White House Kids
Joe Rhatigan & Jeff Albrecht Studios
Charlesbridge, 2012 (2012)
Reviewed by Bob Walch
ot every president raised his family in the White House, but the children who were lucky enough to reside at 1600 Pennsylvania Avenue did dwell in a very special place.
ven though there's lots of space so having one's own room isn't an issue and there are some pretty special perks like a bowling alley in the basement, chefs always available and even folks to assist with homework, living in the White House for a child isn't necessary a cool situation.
ou are continually in the spotlight, there's that pesky Secret Service agent always following you, and being on your best behavior is a necessity so you don't embarrass your dad.
illed with photos and illustrations of the First Families' children, this fun volume has information and stories about presidential children and grandchildren. You'll discover where these youngsters went to school, what mischief they sometimes caused, and what happened when the children invited their friends over to the house.
he only presidents to not have any child living in the White House were James Polk, Franklin Pierce, James Buchanan, William McKinley, and Warren Harding. George Washington, James Madison, and Andrew Jackson had no children of their own but they raised their nieces, nephews and wives' children or grandchildren while serving as president.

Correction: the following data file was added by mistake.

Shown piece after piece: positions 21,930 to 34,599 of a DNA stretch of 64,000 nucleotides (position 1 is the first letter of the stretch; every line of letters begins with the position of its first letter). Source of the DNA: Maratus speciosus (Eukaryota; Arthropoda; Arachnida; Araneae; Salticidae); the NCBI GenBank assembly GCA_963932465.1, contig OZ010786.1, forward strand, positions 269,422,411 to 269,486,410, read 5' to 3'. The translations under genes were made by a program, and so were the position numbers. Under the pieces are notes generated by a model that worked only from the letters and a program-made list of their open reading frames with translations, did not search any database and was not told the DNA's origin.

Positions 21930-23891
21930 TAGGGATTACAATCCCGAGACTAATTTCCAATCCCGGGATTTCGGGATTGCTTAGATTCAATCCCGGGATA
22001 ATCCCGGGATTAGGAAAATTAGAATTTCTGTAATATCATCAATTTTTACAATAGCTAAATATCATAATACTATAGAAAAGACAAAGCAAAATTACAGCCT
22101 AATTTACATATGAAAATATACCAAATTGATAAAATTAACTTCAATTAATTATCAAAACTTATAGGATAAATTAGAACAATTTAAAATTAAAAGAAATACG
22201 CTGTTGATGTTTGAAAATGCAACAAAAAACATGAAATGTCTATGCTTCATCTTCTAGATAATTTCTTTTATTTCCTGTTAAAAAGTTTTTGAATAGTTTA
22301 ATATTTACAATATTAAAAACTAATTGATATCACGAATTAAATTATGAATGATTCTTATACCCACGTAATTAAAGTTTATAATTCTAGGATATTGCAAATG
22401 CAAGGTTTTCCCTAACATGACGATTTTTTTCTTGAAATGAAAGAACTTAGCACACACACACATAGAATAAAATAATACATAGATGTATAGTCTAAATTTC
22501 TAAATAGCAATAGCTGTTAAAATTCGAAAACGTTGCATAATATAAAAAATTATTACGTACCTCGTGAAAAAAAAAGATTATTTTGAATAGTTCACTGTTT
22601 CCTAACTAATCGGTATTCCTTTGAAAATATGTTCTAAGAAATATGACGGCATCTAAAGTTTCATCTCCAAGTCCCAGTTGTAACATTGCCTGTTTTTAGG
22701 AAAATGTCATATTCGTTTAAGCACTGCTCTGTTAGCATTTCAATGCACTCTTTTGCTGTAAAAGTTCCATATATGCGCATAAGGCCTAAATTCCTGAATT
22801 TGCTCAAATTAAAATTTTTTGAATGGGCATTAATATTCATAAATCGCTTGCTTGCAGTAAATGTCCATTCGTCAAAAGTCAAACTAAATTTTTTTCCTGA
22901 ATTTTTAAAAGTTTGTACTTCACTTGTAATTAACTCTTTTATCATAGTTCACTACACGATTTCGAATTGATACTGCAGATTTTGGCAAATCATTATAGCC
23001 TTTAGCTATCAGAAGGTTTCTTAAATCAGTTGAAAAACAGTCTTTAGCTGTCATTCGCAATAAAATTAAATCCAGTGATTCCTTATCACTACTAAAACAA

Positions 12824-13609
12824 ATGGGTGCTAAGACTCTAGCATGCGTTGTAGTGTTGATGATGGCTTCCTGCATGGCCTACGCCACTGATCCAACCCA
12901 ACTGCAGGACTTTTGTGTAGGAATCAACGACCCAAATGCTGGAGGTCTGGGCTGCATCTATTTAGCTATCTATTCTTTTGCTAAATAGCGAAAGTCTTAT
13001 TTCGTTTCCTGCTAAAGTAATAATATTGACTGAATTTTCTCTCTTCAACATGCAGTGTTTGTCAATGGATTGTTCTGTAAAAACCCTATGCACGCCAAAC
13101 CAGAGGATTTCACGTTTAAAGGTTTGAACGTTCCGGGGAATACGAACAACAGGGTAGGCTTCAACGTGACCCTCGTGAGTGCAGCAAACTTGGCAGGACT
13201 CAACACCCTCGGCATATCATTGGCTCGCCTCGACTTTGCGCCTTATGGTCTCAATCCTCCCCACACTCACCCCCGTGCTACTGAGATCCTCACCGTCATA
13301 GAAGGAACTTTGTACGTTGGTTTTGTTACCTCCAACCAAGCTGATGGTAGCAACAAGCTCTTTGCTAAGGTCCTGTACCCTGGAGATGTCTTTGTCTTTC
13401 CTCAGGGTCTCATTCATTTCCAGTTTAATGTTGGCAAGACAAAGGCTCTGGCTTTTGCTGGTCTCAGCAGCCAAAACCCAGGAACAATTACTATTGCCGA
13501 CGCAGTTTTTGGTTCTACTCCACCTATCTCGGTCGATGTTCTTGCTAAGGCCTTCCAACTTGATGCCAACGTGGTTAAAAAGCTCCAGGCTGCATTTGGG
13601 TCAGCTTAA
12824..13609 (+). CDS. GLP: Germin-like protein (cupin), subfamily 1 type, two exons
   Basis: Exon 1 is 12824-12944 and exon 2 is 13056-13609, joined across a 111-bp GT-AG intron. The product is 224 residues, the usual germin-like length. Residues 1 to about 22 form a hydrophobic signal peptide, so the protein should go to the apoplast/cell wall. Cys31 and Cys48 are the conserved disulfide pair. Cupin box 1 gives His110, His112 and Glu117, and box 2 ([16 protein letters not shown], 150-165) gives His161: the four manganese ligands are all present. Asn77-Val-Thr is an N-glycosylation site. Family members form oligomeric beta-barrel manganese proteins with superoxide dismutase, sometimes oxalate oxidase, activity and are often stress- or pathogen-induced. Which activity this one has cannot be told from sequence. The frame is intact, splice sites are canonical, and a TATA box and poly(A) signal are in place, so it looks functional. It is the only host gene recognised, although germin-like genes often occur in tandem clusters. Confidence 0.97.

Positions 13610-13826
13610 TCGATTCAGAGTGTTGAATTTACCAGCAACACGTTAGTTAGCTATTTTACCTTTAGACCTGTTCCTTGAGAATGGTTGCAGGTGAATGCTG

he first child born in the White House was James Madison Randolph in 1806. He was the son of Thomas Jefferson's daughter, Martha Jefferson Randolph.
he first child of a president under the age of nineteen to live in the White House was Maria Hester Monroe. She was fourteen when her father became president in 1817.
my Carter loved roller skating, playing with her thirty-nine teddy bears and bowling when she was the First Daughter. Chelsea Clinton's parents often would fly her friends from Arkansas into Washington for sleepovers. Susan Ford held her class senior prom in the East Room of the White House.
ith first-hand accounts from letters and interviews, humorous anecdotes, and unusual tidbits about the White House and those who once called it home, this is a very entertaining book. There's even an
And Then What Happened?
section in the appendix that tells a little bit about what happened to the presidential children after their families left the White House.
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